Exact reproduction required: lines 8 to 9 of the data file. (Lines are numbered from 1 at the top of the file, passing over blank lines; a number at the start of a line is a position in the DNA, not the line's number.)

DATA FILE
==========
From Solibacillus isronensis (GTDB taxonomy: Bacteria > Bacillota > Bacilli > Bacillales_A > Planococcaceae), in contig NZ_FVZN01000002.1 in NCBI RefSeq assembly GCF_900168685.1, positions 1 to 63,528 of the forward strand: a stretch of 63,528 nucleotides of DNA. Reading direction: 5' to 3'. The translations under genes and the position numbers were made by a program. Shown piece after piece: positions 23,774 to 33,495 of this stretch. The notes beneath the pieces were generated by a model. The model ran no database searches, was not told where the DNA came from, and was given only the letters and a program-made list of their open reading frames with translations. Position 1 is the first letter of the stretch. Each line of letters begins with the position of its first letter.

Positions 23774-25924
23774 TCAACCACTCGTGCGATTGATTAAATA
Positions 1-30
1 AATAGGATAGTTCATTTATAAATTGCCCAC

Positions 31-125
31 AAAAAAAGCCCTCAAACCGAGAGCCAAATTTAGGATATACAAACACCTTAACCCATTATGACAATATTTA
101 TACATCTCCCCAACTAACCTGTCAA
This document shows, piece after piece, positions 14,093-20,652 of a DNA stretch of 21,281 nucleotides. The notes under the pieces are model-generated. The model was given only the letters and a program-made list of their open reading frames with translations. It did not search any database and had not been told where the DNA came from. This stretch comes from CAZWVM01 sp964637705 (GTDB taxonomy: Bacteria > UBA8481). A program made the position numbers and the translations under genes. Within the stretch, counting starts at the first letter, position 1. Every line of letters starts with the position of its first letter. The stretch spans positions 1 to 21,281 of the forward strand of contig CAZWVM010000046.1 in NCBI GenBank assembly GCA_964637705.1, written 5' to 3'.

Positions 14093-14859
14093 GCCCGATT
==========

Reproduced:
101 TACATCTCCCCAACTAACCTGTCAA
This document shows, piece after piece, positions 14,093-20,652 of a DNA stretch of 21,281 nucleotides. The notes under the pieces are model-generated. The model was given only the letters and a program-made list of their open reading frames with translations. It did not search any database and had not been told where the DNA came from. This stretch comes from CAZWVM01 sp964637705 (GTDB taxonomy: Bacteria > UBA8481). A program made the position numbers and the translations under genes. Within the stretch, counting starts at the first letter, position 1. Every line of letters starts with the position of its first letter. The stretch spans positions 1 to 21,281 of the forward strand of contig CAZWVM010000046.1 in NCBI GenBank assembly GCA_964637705.1, written 5' to 3'.